Showcase

Project Profile

Project Title:
Learning about poverty in our community - how we can help.
Initiative:
The value of eliminating poverty
School Name:
Mary Queen of Peace
School board / First Nations school jurisdiction:
Eastern School District
Project Theme:
  • Engage [active & participatory citizenship]
  • Care [poverty]
Grade Level:
6
Subject Areas:
English, French as a Second Language, Social Sciences and Humanities
City:
St. John's
Province/Territory:
Newfoundland and Labrador
Community Partners:
We will seek out a partner in our community where we can help by donating articles of clothing for children.

1 / 2

Learning about poverty in our community - how we can help.

We study need in our world in grade 6 and will focus this year on understanding need in our community. It's sometimes easier for students to have a passive understanding of developing countries, war, child labour, poverty, and hunger. We are going to plan an activity that can help families with children who are struggling in our own community. We also hope to highlight the needs of children in our community through music.

Update (April-22-15)

We are an Intensive Core French class, so only started our Language Arts and Social Studies curriculum in February. Since then, we've been working hard learning about places in our world where citizens are not as fortunate as we are, and for what reasons. We've been also learning that while our needs are not the same as those in countries where they seek clean water for survival, the needs in our communities are very important. We're learning about the various organizations who provide help to those in need of a meal, a shower or clean clothing. We will visit a place to see what can be provided to the citizens and we'll also go to another centre where the students will help prepare a meal and serve it. We are looking forward to it and will update soon.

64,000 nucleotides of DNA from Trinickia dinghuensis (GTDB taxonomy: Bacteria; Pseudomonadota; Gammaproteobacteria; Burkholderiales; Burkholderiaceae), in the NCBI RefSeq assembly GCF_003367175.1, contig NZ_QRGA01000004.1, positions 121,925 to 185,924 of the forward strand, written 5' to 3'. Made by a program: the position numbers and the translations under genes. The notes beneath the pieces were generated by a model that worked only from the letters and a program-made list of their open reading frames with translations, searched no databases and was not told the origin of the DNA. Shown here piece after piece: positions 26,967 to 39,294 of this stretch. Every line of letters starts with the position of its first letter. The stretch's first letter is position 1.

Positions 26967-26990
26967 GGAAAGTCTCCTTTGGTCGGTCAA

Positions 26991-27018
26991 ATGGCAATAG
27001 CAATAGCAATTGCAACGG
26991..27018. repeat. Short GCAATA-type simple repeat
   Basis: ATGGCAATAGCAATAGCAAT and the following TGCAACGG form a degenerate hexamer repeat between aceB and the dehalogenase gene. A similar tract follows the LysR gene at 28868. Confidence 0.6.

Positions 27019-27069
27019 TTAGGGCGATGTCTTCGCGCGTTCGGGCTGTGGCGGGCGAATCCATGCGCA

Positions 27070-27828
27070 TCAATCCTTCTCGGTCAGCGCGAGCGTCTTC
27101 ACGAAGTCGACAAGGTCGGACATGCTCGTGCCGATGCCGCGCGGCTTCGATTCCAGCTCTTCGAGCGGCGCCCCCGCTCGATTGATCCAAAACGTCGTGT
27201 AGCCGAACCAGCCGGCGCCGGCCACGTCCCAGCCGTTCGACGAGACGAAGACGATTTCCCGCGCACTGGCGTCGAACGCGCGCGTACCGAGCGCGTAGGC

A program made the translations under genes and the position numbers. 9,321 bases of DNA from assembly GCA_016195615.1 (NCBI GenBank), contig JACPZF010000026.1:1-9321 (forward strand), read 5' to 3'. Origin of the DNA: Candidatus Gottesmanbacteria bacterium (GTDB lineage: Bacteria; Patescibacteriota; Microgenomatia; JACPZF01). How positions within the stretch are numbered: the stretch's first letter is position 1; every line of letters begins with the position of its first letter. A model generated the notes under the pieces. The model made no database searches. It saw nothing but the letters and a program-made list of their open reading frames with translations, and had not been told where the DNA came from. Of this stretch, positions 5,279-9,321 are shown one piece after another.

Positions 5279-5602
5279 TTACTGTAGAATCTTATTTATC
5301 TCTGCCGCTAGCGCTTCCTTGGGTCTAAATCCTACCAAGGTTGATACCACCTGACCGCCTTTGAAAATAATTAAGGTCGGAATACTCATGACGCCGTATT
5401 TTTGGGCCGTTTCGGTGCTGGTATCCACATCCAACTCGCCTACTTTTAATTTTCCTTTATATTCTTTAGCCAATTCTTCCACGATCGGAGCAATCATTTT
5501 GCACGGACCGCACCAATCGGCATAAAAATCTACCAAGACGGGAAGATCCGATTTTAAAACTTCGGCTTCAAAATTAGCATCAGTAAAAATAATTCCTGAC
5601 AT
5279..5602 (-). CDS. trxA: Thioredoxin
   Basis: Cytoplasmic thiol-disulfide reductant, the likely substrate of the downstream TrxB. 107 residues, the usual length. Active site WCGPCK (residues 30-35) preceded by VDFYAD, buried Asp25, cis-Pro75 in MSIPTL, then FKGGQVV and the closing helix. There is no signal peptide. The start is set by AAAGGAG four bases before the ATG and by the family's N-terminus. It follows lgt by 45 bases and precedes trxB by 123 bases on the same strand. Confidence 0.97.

Update (May-20-15)

On Wednesday, May 13, our class had a two-part field trip. In the morning, half of the class travelled to Gower Street Church in St. John's where they set tables and prepared a lunch of grilled cheese sandwiches and salad. After the preparation was done, the other half of the class arrived and the first half went back to school (the kitchen area of the church where the Gower Street Lunch Program takes place is fairly small, so only half of the class could go at one time). The second group of students grilled the sandwiches, organized the beverage table and served the lunch once the guests started arriving. After an hour, the kitchen was closed and the students helped clean up by washing dishes and putting things away into cupboards.

This field trip was a very rich experience, as it focussed in on the needs that are evident in our community and also permitted the students to work together towards a common goal. When asked what they learned from the experience, the responses went from, ‘…it is very easy to help…’, ‘…helping can be enjoyable…’, ‘…people are welcome and aren’t judged. They are treated with respect even if they have a troubled past…’ and the realization ‘…that I should be very happy for what I have…’ and ‘…not everyone has a home or a family or even someone to care for them and all they need is a little bit of love…’.

Recognizing that poverty exists in our community is a harsh realization for young children. Taking the step from talking about it in class, to seeing it and doing something to help brings a reality to the curriculum that truly makes a difference for grade six students.